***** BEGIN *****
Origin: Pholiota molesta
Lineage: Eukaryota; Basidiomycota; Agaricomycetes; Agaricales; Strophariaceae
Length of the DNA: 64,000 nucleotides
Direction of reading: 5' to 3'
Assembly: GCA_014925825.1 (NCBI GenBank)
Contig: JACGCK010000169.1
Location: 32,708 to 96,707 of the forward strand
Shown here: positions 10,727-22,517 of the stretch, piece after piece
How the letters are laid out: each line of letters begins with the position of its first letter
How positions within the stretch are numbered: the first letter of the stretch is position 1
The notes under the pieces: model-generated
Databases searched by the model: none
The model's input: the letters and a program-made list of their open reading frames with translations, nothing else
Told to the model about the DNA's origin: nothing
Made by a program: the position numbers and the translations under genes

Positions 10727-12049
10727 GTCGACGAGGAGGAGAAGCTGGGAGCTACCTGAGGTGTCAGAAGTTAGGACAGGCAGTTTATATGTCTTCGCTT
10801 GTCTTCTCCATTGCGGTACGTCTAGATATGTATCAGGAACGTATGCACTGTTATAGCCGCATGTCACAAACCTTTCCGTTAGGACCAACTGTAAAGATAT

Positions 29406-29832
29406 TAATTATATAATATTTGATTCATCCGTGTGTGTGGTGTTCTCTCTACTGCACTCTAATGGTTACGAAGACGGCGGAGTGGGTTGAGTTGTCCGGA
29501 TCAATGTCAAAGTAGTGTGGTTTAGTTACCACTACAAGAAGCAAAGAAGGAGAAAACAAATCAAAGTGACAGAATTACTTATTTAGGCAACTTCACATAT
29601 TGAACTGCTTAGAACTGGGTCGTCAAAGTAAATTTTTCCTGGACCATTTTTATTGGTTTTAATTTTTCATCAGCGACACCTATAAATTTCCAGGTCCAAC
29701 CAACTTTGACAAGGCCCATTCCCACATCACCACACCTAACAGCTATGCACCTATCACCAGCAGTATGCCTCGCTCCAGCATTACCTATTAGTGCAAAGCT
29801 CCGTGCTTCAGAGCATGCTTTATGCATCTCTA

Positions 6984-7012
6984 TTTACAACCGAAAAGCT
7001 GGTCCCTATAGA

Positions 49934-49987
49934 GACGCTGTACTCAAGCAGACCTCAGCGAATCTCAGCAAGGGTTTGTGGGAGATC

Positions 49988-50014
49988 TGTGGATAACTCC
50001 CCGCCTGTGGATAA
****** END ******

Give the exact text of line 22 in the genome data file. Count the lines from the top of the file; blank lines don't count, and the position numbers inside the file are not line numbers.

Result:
29601 TGAACTGCTTAGAACTGGGTCGTCAAAGTAAATTTTTCCTGGACCATTTTTATTGGTTTTAATTTTTCATCAGCGACACCTATAAATTTCCAGGTCCAAC